home | O'Reilly's CD bookshelfs | FreeBSD | Linux | Cisco | Cisco Exam  

UNIX Power Tools

UNIX Power ToolsSearch this book
Previous: 9.5 Build Strings with { } Chapter 9
Saving Time on the Command Line
Next: 9.7 String Editing in ksh and bash

9.6 String Editing (Colon) Operators

When the C shell and bash do history substitutions (11.7 ) they can also edit the substitution. The C shell - but not bash  - can also edit variable substitutions (6.8 ) . For instance, in the first example below, when !$ contains /a/b/c , adding the "head" operator :h will give just the head of the pathname, /a/b .

For a complete but very terse list of these operators, see the csh manual page. We hope the examples below will help you understand these useful operators.

  • :h gives the head of a pathname (14.2 ) , as follows:

    % echo /a/b/c
    % echo !$:h
    echo /a/b

    That took off the filename and left the header. This also could be used with C shell variables (47.5 ) as:

    % set x = /a/b/c
    % echo $x
    % echo $x:h

  • :r returns the root of a filename:

    % echo xyz.c abc.c
    xyz.c abc.c
    % echo !$:r
    echo abc

    The :r removed the .c from the last argument, leaving the root name. This could also be used in C shell variable names:

    % set x = abc.c
    % echo $x:r

  • :g For more than one name, you can add the g operator to make the operation global. For example:

    % set x = (a.a b.b c.c)
    % echo $x:gr
    a b c

    The :gr operator stripped off all dot (. ) suffixes. By the way, this use of g does not work with the history commands.

    This is the C shell's answer to the basename (45.18 ) command.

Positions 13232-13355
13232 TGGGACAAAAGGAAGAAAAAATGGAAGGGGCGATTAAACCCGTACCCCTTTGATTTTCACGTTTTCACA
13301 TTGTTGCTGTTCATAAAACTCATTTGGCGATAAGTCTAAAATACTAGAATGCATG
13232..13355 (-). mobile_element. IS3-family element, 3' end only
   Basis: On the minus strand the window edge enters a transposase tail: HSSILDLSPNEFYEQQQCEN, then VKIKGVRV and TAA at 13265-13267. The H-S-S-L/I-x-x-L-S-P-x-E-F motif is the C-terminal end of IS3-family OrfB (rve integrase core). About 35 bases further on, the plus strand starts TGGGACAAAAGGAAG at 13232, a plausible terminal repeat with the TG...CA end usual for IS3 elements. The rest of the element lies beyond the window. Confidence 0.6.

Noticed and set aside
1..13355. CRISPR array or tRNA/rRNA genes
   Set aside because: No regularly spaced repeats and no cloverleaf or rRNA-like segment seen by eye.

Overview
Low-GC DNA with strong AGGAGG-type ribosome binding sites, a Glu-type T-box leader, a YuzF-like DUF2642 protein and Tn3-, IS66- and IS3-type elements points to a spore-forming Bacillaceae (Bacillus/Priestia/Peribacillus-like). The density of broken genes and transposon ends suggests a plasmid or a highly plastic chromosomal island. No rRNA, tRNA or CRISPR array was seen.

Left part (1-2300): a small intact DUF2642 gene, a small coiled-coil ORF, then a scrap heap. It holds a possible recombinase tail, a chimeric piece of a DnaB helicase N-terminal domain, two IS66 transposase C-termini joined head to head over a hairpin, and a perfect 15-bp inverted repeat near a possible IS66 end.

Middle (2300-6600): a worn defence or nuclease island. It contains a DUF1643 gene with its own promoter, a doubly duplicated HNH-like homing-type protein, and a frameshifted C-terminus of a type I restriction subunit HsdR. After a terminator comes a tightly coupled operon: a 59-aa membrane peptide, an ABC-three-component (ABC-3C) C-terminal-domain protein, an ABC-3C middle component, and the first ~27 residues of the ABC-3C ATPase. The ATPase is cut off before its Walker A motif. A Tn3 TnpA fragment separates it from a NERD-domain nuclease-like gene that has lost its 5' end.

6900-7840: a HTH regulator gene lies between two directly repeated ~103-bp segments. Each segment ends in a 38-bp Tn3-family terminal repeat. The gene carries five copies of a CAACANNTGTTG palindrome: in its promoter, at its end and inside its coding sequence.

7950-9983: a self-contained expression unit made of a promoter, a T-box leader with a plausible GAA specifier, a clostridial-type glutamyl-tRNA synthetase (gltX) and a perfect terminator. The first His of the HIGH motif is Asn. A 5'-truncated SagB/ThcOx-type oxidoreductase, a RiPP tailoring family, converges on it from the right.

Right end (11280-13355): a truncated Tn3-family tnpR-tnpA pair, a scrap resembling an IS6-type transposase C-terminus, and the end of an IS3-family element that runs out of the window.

• :e returns the extension (the part of the name after a dot). Using csh variables:

    % set x=(abc.c)
    % echo $x:e

    No luck using that within history, either.

  • :t gives the tail of a pathname - the actual filename without the path:

    % echo /a/b/c
    % echo !$:t

    With csh variables:

    % set x=(/a/b/c)
    % echo $x:t

    And with multiple pathnames, you can do it globally with:

    % set x=(/a/b/c /d/e/f /g/h/i)
    % echo $x:gt
    c f i

    While the corresponding heads would be:

    % set x=(/a/b/c /d/e/f /g/h/i)
    % echo $x:gh
    /a/b /d/e /g/h

  • :p prints the command, but does not execute it (11.10 ) :

    % echo *
    fn1 fn2 fn3
    % !:p
    echo fn1 fn2 fn3

  • :q prevents further filename expansion, or prints the command as is:

    % echo *
    fn1 fn2 fn3
    % !:q
    echo *

    The first command echoed the files in the directory, and when the :q was applied, it echoed only the special character.

  • :x is like :q , but it breaks the line into words. That is, when using :q , it is all one word, while :x will break it up into multiple words. [:q and :x are more often used with C shell arrays (47.5 ) . -JP  ]

- DR

Previous: 9.5 Build Strings with { } UNIX Power Tools Next: 9.7 String Editing in ksh and bash
9.5 Build Strings with { } Book Index 9.7 String Editing in ksh and bash

The UNIX CD Bookshelf NavigationThe UNIX CD BookshelfUNIX Power ToolsUNIX in a NutshellLearning the vi Editorsed & awkLearning the Korn ShellLearning the UNIX Operating System